Finally, my brothers, rejoice in the Lord. To write the same things to you is no trouble to me and is safe for you.
Look out for the dogs, look out for the evildoers, look out for those who mutilate the flesh. For we are the circumcision, who worship by the Spirit of God and glory in Christ Jesus and put no confidence in the flesh— though I myself have reason for confidence in the flesh also. If anyone else thinks he has reason for confidence in the flesh, I have more: circumcised on the eighth day, of the people of Israel, of the tribe of Benjamin, a Hebrew of Hebrews; as to the law, a Pharisee; as to zeal, a persecutor of the church; as to righteousness under the law, blameless.
But whatever gain I had, I counted as loss for the sake of Christ. Indeed, I count everything as loss because of the surpassing worth of knowing Christ Jesus my Lord. For his sake I have suffered the loss of all things and count them as rubbish, in order that I may gain Christ and be found in him, not having a righteousness of my own that comes from the law, but that which comes through faith in Christ, the righteousness from God that depends on faith—
that I may know him
and the power of his resurrection,
and may share his sufferings, becoming like him in his death,
that by any means possible I may attain the resurrection from the dead.
(Philippians 3:1-11, ESV)
We are currently in month 16 of what will be a roughly 21 month journey through The Whole Story of the Bible. This sermon (see link below) will bring us around Paul’s letter to his friends, who are part of the church he planted in Phillipi. We don’t have time to review that story (you can read it for yourself in Acts 16), but here’s something you do need to know to understand this letter, and why Paul sent it: both the Philippians and Paul find themselves in a pretty tough spot, and each is aware of the other’s suffering.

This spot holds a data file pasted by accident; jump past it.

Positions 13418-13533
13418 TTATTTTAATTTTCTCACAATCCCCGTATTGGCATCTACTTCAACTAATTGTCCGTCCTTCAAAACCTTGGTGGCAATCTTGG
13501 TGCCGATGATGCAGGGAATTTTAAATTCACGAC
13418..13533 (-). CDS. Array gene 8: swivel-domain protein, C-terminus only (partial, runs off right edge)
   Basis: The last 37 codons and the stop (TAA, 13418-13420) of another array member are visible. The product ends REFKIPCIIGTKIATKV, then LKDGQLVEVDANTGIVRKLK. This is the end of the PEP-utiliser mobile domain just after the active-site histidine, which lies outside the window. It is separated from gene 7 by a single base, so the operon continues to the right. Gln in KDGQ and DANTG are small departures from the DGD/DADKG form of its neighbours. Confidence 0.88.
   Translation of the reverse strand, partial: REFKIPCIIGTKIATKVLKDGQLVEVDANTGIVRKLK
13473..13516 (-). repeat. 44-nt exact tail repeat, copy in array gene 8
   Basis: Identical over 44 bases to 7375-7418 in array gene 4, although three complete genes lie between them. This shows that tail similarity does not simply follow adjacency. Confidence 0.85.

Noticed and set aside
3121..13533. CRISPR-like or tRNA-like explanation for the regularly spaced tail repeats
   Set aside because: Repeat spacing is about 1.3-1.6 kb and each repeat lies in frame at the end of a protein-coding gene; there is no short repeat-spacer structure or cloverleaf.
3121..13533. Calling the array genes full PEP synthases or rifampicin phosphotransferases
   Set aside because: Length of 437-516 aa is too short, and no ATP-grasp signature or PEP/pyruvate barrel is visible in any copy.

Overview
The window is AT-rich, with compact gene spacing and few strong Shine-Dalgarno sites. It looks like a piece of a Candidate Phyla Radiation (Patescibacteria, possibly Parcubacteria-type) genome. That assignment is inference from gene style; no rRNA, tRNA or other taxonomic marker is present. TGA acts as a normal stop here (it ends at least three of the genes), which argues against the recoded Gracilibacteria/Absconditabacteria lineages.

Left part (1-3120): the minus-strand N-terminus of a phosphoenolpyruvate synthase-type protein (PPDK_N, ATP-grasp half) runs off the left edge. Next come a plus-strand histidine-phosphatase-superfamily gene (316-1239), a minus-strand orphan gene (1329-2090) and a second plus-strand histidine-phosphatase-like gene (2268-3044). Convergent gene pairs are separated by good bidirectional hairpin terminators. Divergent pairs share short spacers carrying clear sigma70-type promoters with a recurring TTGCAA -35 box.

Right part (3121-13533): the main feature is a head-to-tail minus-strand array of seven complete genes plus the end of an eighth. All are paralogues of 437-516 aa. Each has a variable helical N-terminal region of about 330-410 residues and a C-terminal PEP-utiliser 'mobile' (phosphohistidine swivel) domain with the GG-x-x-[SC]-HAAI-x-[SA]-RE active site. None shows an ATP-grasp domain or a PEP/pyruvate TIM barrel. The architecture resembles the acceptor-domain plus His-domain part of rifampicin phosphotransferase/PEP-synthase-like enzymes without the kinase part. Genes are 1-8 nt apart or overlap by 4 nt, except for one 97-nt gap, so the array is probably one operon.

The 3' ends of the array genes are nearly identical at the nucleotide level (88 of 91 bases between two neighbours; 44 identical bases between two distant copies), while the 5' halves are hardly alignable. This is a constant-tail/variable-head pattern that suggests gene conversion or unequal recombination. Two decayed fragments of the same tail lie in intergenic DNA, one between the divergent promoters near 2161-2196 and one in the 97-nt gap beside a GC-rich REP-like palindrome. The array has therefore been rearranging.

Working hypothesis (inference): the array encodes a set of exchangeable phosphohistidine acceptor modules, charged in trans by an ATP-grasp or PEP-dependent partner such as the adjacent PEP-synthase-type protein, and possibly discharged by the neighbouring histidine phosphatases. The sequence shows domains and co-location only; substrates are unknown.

You see, the church in Philippi at this point is largely Gentile, was born in the midst of suffering and persecution for both pastor Paul and the people, and in the midst of that they lost their founding pastor (Paul). And in this letter, we discover that the state of suffering and persecution—for both pastor Paul and his people, though separated—has remained:
For it has been granted to you that for the sake of Christ you should not only believe in him but also suffer for his sake, engaged in the same conflict that you saw I had and now hear that I still have. (Php 1:29-30)
So the people are suffering. And so is their pastor—once again Paul has been imprisoned for his faith and his ministry. A jail cell of sorts is the location for his writing of this letter (see 1:13).
So the people of the church are suffering, and their pastor is suffering. And this is the way of the world, is it not? It still continues to this day. In thousands of churches this morning, people and pastors who are both in the midst of various kinds of suffering will gather. And honestly, part of the reason that people have gotten in their cars, and driven to church buildings early in the morning, is because they believe that something they will hear there will have something to do with the lives they are living. Lives filled with moments of beauty and joy, but also of grief and sorrow.